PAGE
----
Michael Ortiz, who last week snagged the permit for a 4/20 event at Civic Center Park in April 2018, has had his attorney send a cease-and-desist letter to the owner of the Euflora dispensary chain.
Euflora, which had employees camp outside the Wellington E. Webb Municipal Office Building starting October 25, has been vocal about its concern that city employees gave Ortiz a chance to be first in line when permit applications were first accepted, on November 21. But Ortiz's attorney, Rob Corry, says his client got the permit in a fair competition.
In the letter that Corry sent to Logan Goolsby of JS Investments LLC, the investment firm that owns Euflora, Corry claims that Euflora employees have been "falsely defaming and maliciously disparaging" his client since Ortiz received the permit. The letter demands that the dispensary chain cease making "any further false statements" about Ortiz, take down any social-media postings about Ortiz, and issue a written apology and retraction of the allegedly false statements.
"My client and I had seen Euflora making these statements publicly that implied he did something improper or illegal to get the permit Denver awarded him. That's patently false," Corry says. "My client was there first, and he's entitled to the permit; these comments from Euflora harm my client's ability to put on a solid, first-rate event — that's our concern."
Corry, who also represents former Denver 420 Rally permit-holders Miguel Lopez and Santino Walter, focuses much of the letter on comments from Euflora marketing director Bobby Reginelli, who announced Euflora's campout strategy in October and was at the Webb building at 12:01 a.m. on November 21 to wait for the doors to open so that Euflora could be first to apply for the event permit. Reginelli told 9News that a security guard told his team they could only wait at one door that night, the Court Street entrance, and not the Colfax entrance that Ortiz used to get inside the building at 7 a.m. that day. He beat the Euflora team by seconds.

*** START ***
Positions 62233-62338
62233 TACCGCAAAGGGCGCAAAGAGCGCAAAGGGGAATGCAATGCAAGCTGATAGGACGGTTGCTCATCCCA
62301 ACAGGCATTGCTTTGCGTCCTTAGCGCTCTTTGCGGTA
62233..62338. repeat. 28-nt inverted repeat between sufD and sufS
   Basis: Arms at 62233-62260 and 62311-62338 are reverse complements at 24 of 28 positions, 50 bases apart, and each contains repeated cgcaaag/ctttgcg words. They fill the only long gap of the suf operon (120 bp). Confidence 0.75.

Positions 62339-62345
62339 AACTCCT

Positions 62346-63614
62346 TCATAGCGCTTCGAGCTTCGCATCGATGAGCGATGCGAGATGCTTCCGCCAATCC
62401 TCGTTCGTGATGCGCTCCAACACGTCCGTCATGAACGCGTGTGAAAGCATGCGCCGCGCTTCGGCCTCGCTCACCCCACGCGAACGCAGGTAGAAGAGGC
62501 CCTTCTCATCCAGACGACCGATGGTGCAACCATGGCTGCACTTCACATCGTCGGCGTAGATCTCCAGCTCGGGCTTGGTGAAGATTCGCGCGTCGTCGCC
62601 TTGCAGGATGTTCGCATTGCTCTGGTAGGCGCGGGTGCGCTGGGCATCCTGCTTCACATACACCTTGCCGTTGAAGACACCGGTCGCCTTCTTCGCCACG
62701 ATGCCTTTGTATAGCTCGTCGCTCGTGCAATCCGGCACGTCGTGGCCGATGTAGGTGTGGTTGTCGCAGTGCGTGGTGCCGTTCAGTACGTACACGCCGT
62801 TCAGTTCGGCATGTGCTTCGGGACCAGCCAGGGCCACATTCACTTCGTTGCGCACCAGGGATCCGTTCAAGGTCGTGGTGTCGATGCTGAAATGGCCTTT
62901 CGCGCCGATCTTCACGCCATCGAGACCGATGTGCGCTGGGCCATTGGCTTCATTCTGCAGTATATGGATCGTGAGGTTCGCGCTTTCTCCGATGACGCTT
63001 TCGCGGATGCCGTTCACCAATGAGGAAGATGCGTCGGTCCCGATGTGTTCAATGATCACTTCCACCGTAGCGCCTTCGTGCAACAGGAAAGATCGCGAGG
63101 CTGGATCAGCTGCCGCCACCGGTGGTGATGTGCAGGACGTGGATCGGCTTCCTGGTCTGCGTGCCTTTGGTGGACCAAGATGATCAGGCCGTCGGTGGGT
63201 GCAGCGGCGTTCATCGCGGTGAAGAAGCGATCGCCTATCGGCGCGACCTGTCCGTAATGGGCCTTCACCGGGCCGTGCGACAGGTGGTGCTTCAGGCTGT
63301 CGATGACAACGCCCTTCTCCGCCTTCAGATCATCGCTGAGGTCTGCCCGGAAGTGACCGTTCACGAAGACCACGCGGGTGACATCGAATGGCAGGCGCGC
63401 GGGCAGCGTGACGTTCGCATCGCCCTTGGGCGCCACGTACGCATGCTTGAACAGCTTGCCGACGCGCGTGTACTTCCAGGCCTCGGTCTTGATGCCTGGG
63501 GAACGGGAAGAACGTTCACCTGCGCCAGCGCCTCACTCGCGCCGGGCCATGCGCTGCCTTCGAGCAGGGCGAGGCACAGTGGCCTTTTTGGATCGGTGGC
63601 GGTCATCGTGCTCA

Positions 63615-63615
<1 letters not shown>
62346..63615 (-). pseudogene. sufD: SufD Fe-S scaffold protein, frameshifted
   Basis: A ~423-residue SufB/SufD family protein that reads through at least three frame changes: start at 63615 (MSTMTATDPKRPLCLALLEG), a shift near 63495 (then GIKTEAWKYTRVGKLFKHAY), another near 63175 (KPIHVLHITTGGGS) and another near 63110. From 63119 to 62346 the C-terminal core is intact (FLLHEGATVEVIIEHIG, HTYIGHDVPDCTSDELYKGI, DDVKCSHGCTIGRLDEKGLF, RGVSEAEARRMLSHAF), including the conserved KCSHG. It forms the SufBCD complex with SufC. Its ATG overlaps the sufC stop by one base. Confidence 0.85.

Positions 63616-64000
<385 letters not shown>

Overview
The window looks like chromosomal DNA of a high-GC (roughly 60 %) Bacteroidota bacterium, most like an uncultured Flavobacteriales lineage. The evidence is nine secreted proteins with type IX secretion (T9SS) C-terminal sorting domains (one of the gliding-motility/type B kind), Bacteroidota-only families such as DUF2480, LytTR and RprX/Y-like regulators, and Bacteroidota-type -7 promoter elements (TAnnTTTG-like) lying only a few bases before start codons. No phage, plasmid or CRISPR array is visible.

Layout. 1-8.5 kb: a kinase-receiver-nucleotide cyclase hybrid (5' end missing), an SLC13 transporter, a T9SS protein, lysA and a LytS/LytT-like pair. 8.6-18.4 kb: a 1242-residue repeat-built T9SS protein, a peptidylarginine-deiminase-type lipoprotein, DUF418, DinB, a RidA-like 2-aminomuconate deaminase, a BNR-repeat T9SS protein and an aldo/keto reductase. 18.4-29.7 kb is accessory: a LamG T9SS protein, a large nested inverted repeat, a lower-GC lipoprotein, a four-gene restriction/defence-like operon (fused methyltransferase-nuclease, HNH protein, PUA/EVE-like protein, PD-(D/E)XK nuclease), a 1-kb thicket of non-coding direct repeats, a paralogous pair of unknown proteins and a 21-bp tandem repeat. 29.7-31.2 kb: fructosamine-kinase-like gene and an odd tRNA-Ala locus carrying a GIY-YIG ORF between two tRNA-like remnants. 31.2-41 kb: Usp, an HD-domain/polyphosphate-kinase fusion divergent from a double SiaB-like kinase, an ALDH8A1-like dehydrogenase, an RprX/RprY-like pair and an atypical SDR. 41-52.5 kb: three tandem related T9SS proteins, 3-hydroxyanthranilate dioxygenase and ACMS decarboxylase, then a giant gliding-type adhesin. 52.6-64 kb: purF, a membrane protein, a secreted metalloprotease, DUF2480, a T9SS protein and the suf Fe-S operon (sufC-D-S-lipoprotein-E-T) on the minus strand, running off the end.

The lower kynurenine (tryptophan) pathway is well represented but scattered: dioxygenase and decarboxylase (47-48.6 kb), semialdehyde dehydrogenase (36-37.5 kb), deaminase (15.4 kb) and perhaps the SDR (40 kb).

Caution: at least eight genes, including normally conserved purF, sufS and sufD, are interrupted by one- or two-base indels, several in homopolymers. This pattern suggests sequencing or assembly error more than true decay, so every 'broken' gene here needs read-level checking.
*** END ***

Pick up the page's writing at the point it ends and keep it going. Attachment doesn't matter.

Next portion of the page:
Although Corry's demand for a written apology had a deadline of 5 p.m. Friday, December 1, Regenilli says he hadn't even seen the letter by that date, and adds that he doubts anyone else with Euflora had seen it, either. Reginelli declined to comment further until he spoke with his lawyer.
The fight over the event permit stretches back to the 2017 420 Rally, which drew public backlash after photos and reports of long security lines, broken fences and overflowing trash cans surfaced shortly after the rally ended. The Denver Department of Parks and Recreation then cited organizers for violations that would ban them for reapplying for a permit for three years.
While organizers appealed the decision, Euflora announced its camp-out and also filed a lawsuit against Civic Center Productions, a company owned by Walter that helped produce the rally. The lawsuit alleges that Civic Center Productions asked Euflora for a loan of $23,126 to pay 2Chainz to perform at the rally, but Civic Center Productions did not repay the debt. Reginelli says that lawsuit is ongoing.
After a hearing officer upheld the decision last month, Lopez threatened legal action; Corry says he's still considering filing a temporary restraining order against the City of Denver because the rally permit was issued to someone else. But since that someone wound up being Ortiz, Corry's client and an associate of Lopez's, the two are "likely" going to come to "some kind of arrangement" for the event's name, Corry says.
Ortiz could not be reached for a comment.
The actual permit for use of Civic Center Park on April 20, 2018, won't be issued until around ten days before the event is scheduled to take place, according to Denver Parks and Recreation.
Michael Roberts contributed to this report.
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